It is when the worker bees detect a drop in the queen pheromone level that they will begin preparations for swarming. So, what would cause the level to drop and why should this be cause for alarm to the rest of the colony. Well, it is generally agreed that the reasons are twofold and they are, an ageing or sickening queen obviously producing less pheromones and colony overcrowding which has the effect of inhibiting the distribution of the queen’s pheromones. Whatever the reason, the worker bees are very quick to pick up on this drop in pheromone level and will immediately begin their preparations for swarming, and these will always take the same form.
It will be the incumbent queen which will head the swarm but because in her present heavily pregnant state she is unable to fly, the workers will restrict the amount of food they provide her, secondly, they will begin constructing queen cells into which she will be instructed to lay an egg. From the moment these eggs hatch, the larvae will be fed on royal jelly and it is this high protein diet which will ensure that each cell will produce a queen bee.
EACH OF THESE WAX CELLS WILL CONTAIN A VIRGIN QUEEN
There are often in excess of twenty of these queen cells the reason being, that the bees aren’t swarming at the expense of the old colony, instead, they are multiplying at colony level. The worker bees continue to pump royal jelly into each cell until the larvae’s pupate by which time construction of the queen cells will be finished and the cells will be sealed. It is at this time that the SWARM will issue and this brings us to the point where we came in. The bees will, for a short while, cluster in a convenient spot, convenient for them, that is. This to enable scout bees to fly off in all directions in order to find a permanent location, which incidentally can be a hollow tree, a disused bird box or if fact anywhere safe, dark and dry. Returning scouts once having convinced the swarm of the suitability of their find, will lead them en-masse to their new home.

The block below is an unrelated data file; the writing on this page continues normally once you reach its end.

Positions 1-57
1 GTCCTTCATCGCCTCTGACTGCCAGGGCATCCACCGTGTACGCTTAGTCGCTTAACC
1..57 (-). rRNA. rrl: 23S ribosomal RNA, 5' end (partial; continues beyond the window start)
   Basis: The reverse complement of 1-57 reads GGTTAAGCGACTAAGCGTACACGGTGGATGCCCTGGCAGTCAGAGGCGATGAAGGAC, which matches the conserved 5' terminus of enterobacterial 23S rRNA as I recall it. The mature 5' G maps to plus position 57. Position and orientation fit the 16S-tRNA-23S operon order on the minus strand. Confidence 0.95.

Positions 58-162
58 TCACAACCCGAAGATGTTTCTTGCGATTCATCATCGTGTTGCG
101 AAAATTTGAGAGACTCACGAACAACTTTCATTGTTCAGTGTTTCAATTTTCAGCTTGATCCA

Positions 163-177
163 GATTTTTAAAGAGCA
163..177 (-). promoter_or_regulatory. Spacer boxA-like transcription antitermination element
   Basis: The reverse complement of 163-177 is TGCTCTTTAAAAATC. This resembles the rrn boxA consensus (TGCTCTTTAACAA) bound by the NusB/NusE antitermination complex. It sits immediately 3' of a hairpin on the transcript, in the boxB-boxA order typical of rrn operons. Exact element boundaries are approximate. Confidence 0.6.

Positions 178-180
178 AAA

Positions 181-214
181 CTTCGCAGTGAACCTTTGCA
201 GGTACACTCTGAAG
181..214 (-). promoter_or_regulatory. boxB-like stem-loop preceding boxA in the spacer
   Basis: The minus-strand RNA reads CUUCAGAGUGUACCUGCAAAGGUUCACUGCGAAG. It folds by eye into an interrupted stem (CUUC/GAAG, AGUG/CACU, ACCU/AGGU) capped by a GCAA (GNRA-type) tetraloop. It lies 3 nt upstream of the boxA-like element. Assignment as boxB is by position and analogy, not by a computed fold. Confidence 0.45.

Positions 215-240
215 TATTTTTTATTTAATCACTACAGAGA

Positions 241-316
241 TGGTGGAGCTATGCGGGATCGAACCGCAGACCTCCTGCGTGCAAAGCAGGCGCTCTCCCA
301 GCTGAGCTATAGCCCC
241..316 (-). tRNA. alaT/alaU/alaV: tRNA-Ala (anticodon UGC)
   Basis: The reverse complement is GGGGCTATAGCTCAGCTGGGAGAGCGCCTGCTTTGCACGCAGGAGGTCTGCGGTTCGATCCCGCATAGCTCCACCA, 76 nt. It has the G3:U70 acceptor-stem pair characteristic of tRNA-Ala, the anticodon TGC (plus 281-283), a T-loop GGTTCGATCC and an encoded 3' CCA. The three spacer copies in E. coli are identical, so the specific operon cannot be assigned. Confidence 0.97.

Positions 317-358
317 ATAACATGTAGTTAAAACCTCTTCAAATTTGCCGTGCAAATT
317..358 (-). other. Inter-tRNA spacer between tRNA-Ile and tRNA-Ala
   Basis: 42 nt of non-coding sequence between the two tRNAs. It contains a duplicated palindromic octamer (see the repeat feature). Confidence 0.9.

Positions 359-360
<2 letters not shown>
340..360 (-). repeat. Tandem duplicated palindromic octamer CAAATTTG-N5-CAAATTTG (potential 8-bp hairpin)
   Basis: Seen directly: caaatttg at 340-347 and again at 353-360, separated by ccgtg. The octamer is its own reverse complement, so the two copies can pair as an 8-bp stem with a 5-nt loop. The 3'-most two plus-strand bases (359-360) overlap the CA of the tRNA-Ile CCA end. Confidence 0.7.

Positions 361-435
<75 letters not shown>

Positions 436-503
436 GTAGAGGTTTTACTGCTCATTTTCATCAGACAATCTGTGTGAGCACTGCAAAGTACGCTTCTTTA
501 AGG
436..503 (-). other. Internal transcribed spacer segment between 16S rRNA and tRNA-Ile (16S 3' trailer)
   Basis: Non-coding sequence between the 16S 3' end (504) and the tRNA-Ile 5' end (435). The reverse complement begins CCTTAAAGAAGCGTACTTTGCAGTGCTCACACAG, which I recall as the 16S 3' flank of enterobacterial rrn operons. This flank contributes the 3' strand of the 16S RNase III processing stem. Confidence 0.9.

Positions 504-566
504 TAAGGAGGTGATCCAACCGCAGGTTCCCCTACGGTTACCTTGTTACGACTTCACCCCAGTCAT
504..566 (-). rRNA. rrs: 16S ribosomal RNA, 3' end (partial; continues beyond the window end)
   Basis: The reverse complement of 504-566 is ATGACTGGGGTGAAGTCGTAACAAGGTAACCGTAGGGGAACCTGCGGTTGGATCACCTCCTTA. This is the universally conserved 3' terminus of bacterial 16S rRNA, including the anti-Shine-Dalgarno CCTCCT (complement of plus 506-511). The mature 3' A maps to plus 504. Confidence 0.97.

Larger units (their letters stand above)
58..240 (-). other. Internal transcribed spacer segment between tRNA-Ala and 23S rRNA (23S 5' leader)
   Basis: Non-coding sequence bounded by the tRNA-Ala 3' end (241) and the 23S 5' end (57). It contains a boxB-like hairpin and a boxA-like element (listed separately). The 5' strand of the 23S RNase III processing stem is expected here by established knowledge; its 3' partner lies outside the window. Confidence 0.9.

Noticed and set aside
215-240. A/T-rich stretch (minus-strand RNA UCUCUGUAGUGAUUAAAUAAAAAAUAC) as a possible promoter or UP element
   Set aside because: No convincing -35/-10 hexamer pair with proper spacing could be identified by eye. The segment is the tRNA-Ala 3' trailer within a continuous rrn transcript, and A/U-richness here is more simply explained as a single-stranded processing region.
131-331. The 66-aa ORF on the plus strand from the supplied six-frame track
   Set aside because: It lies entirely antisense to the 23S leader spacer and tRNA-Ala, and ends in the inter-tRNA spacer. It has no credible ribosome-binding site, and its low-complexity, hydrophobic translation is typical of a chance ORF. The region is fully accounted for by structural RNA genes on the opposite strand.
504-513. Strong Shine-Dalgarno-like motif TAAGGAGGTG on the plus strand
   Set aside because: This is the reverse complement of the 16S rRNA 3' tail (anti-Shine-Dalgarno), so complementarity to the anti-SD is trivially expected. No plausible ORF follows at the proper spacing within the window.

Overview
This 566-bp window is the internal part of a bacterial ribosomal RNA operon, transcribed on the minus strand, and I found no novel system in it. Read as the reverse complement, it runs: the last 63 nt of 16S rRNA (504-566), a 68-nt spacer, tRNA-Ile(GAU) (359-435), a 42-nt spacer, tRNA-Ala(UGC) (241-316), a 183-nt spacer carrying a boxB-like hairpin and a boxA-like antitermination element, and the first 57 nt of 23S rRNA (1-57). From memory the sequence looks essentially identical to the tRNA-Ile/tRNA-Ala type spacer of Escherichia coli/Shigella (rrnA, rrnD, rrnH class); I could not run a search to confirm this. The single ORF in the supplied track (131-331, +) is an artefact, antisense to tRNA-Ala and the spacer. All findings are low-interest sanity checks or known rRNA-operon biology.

Within moments of issuing, a swarm will seek temporary refuge. As you can see from the above, this can be almost anywhere that the bees find convenient. The most common sites will be an adjacent hedge or tree, as in these pic’s. The queen will land and the flying bees will cluster around her, as though waiting to catch their breath whilst scout bees fly off in search of a permanent home.
HERE A SWARM HAS TAKEN UP TEMPORARY RESIDENCE UNDER GARDEN FURNITURE
THIS PICTURE SHOWS A COLONY OF BEES WHICH HAVE ACTUALLY SET UP PERMANENT RESIDENCE UNDER A OVERHANGING BRANCH. THE ODD SHAPES COVERED WITH BEES ARE ACTUALLY WAX HONEYCOMBS WHICH UPON INSPECTION WERE SHOWN TO BE FILLED WITH HONEY AND BROOD SUGGESTING THE RESIDENTS HAD OCCUPIED THE SPOT FOR QUITE A LONG TIME. A MOST UNUSUAL OCCURENCE.
HERE BEES HAVE SET UP HOME IN AN OLD BIRD TABLE
AND HERE IN A HOLLOW TREE
Meanwhile, a new queen will have emerged to head the old colony which, because only half of the flying bees will have left with the swarm, will still comprise some thirty thousand bees. After dispatching her sisters which she achieves by stinging them through the walls of the remaining queen cells, the new queen will leave the hive on her mating flight which is incidentally, the only time she will leave the colony unless they decide it’s time to swarm.
Stinging her sisters is, incidentally, the only time a queen bee uses her sting and necessary because the colony will only tolerate one queen in residence. In the event that two or more queens emerge together they will fight to the death the result of which, will hopefully leave the strongest sister to head the colony.
So, there we have it, a brief description of how and why honeybees swarm. Whilst this might give you some idea of what goes on in a swarm, you will have to see one for yourself to fully appreciate the numbers involved and the complexity of the operation. The main thing to keep in mind, is that swarming honeybees are not out to harm or alarm you, they have been doing this for millions of years and hopefully, if left alone, will continue to do so.